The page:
|Genre||Essay (6 pp.)|
|Keywords||Childbirth, Death and Dying, Depression, Family Relationships, Parenthood, Pregnancy, Suffering, Women's Health|
|Summary||Daniel Raeburn tells the story of watching the birth of his infant daughter Irene who had died in utero three days before and the weeks and months following the event, spent at the intersection of immense grieving, trying to understand why, and attempting to live in a world without his daughter.|
|Commentary||The story opens with his wife Rebekah's pregnancy, which was uneventful until well into her eighth month when baby Irene (of the song "Good Night, Irene") suddenly dies. Given the choice of a Cesarean or a hormonally-induced childbirth, Rebekah reluctantly chooses the latter and delivers Irene the next day.|
The essay evokes the hideousness of such an event for both mother and father, particularly the moment of delivery of the lifeless infant, cries of a healthy newborn in the next room, clothing set aside for the baby, the question of photographing a dead baby, how to tell friends, the appearance of Rebekah's breast milk.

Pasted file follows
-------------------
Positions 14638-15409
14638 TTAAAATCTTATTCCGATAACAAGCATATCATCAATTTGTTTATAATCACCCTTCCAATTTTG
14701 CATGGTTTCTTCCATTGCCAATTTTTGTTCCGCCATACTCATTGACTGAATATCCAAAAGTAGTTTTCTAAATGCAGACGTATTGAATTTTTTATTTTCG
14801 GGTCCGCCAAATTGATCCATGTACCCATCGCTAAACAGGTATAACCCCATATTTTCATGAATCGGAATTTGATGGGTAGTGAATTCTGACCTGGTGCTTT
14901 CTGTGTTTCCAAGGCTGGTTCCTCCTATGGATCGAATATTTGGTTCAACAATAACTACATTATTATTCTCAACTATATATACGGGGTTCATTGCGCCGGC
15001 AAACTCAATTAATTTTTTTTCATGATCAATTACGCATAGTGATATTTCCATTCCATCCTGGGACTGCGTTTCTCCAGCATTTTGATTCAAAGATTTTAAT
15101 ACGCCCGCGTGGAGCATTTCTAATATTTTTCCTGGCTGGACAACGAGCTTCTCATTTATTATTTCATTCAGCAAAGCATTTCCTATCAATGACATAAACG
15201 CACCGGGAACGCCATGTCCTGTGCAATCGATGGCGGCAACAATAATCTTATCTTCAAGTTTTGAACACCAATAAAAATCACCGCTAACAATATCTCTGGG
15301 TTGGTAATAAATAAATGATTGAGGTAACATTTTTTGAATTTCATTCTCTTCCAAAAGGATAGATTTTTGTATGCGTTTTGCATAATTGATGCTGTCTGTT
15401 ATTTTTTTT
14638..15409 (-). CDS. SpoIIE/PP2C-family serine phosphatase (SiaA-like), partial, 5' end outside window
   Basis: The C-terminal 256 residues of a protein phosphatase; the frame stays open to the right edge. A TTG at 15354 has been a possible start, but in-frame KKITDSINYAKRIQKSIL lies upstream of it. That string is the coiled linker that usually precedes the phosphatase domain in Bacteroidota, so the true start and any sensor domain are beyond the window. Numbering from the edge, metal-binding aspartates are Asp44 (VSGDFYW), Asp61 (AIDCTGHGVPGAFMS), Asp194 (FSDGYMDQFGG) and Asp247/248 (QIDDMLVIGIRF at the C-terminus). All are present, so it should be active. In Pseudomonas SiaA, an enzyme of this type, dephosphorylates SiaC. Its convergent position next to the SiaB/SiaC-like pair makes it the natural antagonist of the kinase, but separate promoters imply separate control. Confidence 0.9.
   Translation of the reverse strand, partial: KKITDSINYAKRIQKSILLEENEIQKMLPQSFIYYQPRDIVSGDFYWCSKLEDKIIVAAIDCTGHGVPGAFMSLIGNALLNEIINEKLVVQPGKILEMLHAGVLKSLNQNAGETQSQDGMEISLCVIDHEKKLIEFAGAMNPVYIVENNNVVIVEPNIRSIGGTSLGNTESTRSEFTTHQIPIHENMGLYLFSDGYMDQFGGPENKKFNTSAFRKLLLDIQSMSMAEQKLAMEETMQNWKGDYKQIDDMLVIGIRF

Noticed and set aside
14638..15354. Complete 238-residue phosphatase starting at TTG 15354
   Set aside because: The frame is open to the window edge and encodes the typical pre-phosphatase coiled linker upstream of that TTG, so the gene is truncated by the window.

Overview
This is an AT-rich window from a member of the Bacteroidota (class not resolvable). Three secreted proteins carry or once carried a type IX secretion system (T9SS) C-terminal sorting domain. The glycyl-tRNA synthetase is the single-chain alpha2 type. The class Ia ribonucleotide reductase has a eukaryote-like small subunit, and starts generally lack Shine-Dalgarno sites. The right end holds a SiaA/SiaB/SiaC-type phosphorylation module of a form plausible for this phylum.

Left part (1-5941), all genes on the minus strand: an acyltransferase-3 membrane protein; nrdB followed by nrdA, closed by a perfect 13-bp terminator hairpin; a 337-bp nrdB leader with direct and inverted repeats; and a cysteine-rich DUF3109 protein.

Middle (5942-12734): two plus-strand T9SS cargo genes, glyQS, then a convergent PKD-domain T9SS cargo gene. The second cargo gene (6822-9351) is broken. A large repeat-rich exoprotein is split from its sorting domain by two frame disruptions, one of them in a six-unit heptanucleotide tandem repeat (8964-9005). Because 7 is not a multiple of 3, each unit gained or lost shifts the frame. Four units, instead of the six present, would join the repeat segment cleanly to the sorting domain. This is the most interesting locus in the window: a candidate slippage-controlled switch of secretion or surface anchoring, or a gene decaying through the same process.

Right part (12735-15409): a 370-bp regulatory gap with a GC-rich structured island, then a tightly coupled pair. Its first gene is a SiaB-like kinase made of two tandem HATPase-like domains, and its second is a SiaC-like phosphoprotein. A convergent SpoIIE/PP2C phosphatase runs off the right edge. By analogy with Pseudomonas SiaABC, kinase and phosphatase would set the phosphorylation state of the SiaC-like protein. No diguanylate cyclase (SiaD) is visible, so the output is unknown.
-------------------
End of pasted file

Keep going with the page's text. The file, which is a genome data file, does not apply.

Because this story of loss is told not by the mother experiencing it in her body but by the father witnessing it, readers see the event and its aftermath from a perspective often not visible even as he heartbreakingly renders his wife's pain along with his: When the baby has been delivered he bends down to her and "whispered into her ear that she'd committed the bravest act [he] had ever witnessed."
The essay closes with Irene's cremains, which the couple decides to keep in a squat vase--a "vessel"--Rebekah has made. Readers watch the process as they fill it with her ashes, wondering with Raeburn about the relationship between these ashes and the fact of his daughter whose facial image he has already forgotten. The vase containing their daughter is, like all vessels, imperfect; mistakes are, Raeburn writes, what makes the clay "human" after all.
|Source||The New Yorker|
|Edition||May 1, 2006, pp. 48-53|
|Place Published||New York|
|Annotated by||Wear, Delese|
|Date of Entry||08/22/06|